Engen Petroleum judge, Zeeshaan Abbas, immediately asked Andile about his capacity. Andile reiterated that his current capacity is 400 units per month or 60 units per day. However, as stated earlier, with the average working month being 22 days, 400 units per month actually works out to 18 units a day. A big oopsie on Andile’s part.
Zeeshaan goes on to ask Andile about demand for his product. Can Andile sell the full production capacity of 4 000 units per month should he win the competition and purchase the equipment he needs to achieve this capacity? Andile answers the question well by naming the potential take-off agreements he has in place with retailers should he be able to produce the volumes they require. Zeeshaan interrogates this further to understand if Andile has simply had conversations with the retailers or if the retailers have in fact “signed up” for the volumes Andile is aiming to produce.
Andile finds himself in a catch-22
situation in which he cannot secure contracts from retailers until he has compliance certification for his premises, and he cannot afford the certification unless he sells the necessary volumes to the retailers. Should he win, he proposes to use a portion of the ENGEN Pitch & Polish prize money for this certification.
Following this exchange, Zeeshan expresses concern about Andile’s current standards of production if he does not have the necessary certification. Andile responds that his premises are compliant in terms of his current levels of production. Zeeshaan does not seem wholly convinced.
Incubation programme promiscuity
Nedbank judge, Monique Chinnah points out that Andile has previously participated in a business-development programme, and asks him if the programme had any impact on his business. Monique is probing Andile’s ability to apply new knowledge and skills he learns into his business. Given the financials Andile submitted as part of his entry into the competition, along with the current state of his business, on the surface it does not appear as though he has applied any learnings from the programme. Monique is likely wondering how the first prize – consisting of R650 000 in cash and a Raizcorp incubation programme – will help Andile. Andile responds that the Covid-19 pandemic and associated lockdowns impacted engagement in the programme and, by association, its effectiveness. Monique seems unconvinced.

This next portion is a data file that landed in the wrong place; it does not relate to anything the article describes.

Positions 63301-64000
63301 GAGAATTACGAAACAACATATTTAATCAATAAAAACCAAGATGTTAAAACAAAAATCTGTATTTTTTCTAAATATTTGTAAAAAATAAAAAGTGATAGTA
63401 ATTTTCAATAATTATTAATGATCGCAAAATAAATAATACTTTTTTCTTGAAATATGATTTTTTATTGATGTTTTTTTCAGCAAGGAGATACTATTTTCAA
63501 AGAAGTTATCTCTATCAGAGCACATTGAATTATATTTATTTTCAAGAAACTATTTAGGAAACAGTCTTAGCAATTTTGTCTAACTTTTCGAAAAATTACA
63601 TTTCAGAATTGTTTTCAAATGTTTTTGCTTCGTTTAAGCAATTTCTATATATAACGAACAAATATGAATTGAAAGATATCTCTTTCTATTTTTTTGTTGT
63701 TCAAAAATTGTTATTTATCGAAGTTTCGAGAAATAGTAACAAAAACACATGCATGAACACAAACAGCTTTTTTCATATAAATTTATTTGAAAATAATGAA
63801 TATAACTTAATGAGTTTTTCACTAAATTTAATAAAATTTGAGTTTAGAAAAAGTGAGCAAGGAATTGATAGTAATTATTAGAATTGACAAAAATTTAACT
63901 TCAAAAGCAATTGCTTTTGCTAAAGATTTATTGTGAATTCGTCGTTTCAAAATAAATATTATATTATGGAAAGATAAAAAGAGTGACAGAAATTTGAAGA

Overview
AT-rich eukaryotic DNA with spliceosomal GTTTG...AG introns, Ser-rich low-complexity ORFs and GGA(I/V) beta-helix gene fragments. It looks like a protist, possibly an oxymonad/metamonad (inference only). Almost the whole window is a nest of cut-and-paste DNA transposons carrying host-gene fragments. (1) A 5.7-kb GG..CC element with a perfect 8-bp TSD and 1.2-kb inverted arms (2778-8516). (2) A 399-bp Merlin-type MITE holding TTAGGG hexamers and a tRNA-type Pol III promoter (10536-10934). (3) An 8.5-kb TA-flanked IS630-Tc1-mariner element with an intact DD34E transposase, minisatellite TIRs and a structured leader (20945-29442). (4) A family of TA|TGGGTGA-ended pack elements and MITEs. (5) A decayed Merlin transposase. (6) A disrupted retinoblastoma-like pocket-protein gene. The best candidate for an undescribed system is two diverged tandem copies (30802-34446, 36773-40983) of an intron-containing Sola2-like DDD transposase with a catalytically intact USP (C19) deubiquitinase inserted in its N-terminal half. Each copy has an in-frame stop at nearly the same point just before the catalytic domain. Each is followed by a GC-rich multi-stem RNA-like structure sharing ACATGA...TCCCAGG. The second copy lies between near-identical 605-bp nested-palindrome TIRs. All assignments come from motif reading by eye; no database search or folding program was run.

Monique is trying to understand Andile’s brand architecture since there seem to be two brands, namely, Sasanti King and Well n Well. Sasanti King has a website but Well n Well does not. Andile says that Well n Well is the product while Sasanti King is the company. At the time of the pitch, though, the Well n Well products did not appear on the Sasanti King website. Andile goes on to explain that he plans to increase his Well n Well product range to include indigenous herbs. This is a confusing response as he does not relate his potentially expanded product line back to the Sasanti King brand. Andile is effectively building out two brands and, as a startup business, this will surely confuse the market and also dilute Andile’s focus and his budget.
Product shelf life
Raizcorp judge, Allon Raiz asks Andile about the shelf life of his product. The reason for the question is to understand the potential wastage that may occur over time. Generally speaking, the shorter the shelf life of a product, the more wastage is incurred. Allon would have been concerned about whether or not Andile has costed this wastage into his product. Many small businesses in the food sector neglect to cost wastage and, as a result, charge the wrong pricing and remain in a cashflow crisis indefinitely.
Allon follows up with an enquiry about Andile’s distribution strategy. Low volumes of low-value items become incredibly expensive to distribute – particularly if the product is perishable. Andile says that when he sells online, he will sell four-packs as the minimum order quantity. However, given the distribution cost of a four-pack and the probable lack of cold chain, his distribution cost is likely to be too high for consumers to purchase his four-packs online.